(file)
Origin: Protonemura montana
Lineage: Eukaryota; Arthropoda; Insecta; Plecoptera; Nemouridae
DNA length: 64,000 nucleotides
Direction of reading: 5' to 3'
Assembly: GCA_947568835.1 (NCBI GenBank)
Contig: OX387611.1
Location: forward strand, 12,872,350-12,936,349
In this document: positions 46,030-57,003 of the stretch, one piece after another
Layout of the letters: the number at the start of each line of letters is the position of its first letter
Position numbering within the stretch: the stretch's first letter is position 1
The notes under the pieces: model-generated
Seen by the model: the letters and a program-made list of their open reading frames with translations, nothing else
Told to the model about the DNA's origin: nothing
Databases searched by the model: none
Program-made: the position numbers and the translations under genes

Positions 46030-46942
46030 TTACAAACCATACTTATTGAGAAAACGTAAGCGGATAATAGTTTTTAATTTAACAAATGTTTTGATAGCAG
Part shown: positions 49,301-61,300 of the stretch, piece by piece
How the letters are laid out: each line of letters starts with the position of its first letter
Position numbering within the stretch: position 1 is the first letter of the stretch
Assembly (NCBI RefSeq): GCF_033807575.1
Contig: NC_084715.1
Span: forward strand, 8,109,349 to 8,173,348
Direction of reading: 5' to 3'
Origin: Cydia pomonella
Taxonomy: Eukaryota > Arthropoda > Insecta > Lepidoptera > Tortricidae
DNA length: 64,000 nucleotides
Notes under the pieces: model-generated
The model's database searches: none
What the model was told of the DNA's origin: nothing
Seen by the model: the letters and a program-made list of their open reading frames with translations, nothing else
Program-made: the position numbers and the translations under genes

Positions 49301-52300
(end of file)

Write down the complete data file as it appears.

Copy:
Origin: Protonemura montana
Lineage: Eukaryota; Arthropoda; Insecta; Plecoptera; Nemouridae
DNA length: 64,000 nucleotides
Direction of reading: 5' to 3'
Assembly: GCA_947568835.1 (NCBI GenBank)
Contig: OX387611.1
Location: forward strand, 12,872,350-12,936,349
In this document: positions 46,030-57,003 of the stretch, one piece after another
Layout of the letters: the number at the start of each line of letters is the position of its first letter
Position numbering within the stretch: the stretch's first letter is position 1
The notes under the pieces: model-generated
Seen by the model: the letters and a program-made list of their open reading frames with translations, nothing else
Told to the model about the DNA's origin: nothing
Databases searched by the model: none
Program-made: the position numbers and the translations under genes

Positions 46030-46942
46030 TTACAAACCATACTTATTGAGAAAACGTAAGCGGATAATAGTTTTTAATTTAACAAATGTTTTGATAGCAG
Part shown: positions 49,301-61,300 of the stretch, piece by piece
How the letters are laid out: each line of letters starts with the position of its first letter
Position numbering within the stretch: position 1 is the first letter of the stretch
Assembly (NCBI RefSeq): GCF_033807575.1
Contig: NC_084715.1
Span: forward strand, 8,109,349 to 8,173,348
Direction of reading: 5' to 3'
Origin: Cydia pomonella
Taxonomy: Eukaryota > Arthropoda > Insecta > Lepidoptera > Tortricidae
DNA length: 64,000 nucleotides
Notes under the pieces: model-generated
The model's database searches: none
What the model was told of the DNA's origin: nothing
Seen by the model: the letters and a program-made list of their open reading frames with translations, nothing else
Program-made: the position numbers and the translations under genes

Positions 49301-52300